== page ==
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Highly processed foods may harm long-term memory, study finds

Experts say the inflammatory response linked with processed foods may impact brain function

Processed foods and snacks
Photo (c) Oscar Wong - Getty Images
Eating large quantities of ultra-processed foods has been linked to several health concerns, including heart health issues, chronic infections, and inflammatory bowel disease. Now, a new study conducted by researchers from Ohio State University has found that highly processed foods may also increase the risk for long-term memory concerns. 

However, the team points out that when processed foods are supplemented with DHA -- the omega-3 fatty acid -- it may help to lower the risk of memory decline. 

“These findings indicate that consumption of a processed diet can produce significant and abrupt memory deficits -- and in the aging population, rapid memory decline has a greater likelihood of progressing into neurodegenerative diseases such as Alzheimer’s disease,” said researcher Ruth Barrientos. “By being aware of this, maybe we can limit processed foods in our diets and increase consumption of foods that are rich in omega-3 fatty acid DHA to either prevent or slow that progression.” 

How diet impacts memory function

For the study, the researchers had three-month and 24-month old mice divided into three different diet groups. One group ate their typical diet, another group followed a highly processed diet, and a third group followed a processed diet with DHA supplements. The mice followed the diets for four weeks, after which the researchers analyzed their brain scans to see how the diets impacted their memory function. 

The researchers observed that the older mice exhibited the greatest changes to brain and memory function, regardless of which diet they followed. However, the older mice that followed the highly processed diet showed signs of memory loss and had higher inflammatory properties in the hippocampus and amygdala.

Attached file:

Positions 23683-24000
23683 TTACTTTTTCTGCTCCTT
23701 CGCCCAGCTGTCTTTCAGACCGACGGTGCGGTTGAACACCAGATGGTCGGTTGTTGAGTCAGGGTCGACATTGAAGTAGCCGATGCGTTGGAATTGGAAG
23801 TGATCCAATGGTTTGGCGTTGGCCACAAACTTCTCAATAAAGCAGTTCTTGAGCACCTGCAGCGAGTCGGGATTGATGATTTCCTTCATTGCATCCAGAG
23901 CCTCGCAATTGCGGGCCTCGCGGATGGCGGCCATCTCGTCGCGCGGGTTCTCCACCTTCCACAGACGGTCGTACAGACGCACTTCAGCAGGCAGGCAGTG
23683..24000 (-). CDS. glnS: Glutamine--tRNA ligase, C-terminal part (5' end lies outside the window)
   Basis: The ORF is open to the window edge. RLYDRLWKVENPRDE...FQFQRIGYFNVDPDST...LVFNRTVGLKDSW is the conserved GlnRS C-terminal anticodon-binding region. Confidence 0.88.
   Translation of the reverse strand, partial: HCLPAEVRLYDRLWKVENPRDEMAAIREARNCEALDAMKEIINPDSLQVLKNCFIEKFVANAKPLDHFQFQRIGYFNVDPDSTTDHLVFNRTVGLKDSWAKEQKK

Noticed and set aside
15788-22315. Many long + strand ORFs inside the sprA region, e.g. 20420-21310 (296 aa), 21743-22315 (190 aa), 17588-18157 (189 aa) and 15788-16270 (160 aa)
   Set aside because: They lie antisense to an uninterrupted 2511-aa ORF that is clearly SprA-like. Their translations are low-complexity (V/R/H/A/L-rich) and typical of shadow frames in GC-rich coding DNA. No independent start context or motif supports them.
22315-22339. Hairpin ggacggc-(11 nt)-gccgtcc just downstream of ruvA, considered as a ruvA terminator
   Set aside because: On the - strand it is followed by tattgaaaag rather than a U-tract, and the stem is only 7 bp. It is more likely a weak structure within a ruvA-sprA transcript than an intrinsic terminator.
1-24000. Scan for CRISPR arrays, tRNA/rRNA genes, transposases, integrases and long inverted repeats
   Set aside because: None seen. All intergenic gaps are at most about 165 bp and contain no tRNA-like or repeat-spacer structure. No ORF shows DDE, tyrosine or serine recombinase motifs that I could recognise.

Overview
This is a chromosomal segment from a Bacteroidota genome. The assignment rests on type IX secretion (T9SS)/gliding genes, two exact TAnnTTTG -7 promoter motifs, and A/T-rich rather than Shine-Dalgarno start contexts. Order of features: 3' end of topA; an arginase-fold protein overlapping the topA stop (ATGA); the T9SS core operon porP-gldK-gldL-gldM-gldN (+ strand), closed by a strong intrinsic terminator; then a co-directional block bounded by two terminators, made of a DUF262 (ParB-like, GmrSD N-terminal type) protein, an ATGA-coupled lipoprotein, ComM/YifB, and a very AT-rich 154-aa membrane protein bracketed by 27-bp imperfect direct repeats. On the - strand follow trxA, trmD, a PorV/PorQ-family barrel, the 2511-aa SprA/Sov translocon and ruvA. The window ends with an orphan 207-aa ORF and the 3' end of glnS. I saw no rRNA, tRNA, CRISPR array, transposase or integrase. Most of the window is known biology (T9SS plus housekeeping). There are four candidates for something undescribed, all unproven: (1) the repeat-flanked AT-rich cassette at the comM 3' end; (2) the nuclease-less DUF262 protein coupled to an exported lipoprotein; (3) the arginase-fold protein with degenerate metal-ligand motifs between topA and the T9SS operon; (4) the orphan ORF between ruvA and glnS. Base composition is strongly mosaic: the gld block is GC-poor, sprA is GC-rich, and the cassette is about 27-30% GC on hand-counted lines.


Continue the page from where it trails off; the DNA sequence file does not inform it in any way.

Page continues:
“The amygdala in humans has been implicated in memories associated with emotional -- fear and anxiety-producing -- events,” Barrientos said. “If this region of the brain is dysfunctional, cues that predict danger may be missed and could lead to bad decisions.” 

There were some positive findings though. The researchers learned that the older mice had better brain health outcomes when DHA supplements were mixed into their diets. These mice had fewer inflammatory markers in their brain scans and also showed fewer symptoms associated with memory loss. 

In terms of how consumers can use these findings to their benefit, the researchers recommend prioritizing healthy foods. While the DHA supplements were beneficial, eating an unlimited amount of processed foods isn’t likely to yield the best long-term health outcomes. 

“These are the types of diets that are advertised as being low in fat, but they’re highly processed,” said Barrientos. “They have no fiber and no refined carbohydrates that are also known as low-quality carbohydrates. Folks who are used to looking at nutritional information need to pay attention to the fiber and quality of carbohydrates. This study really shows those things are important.” 

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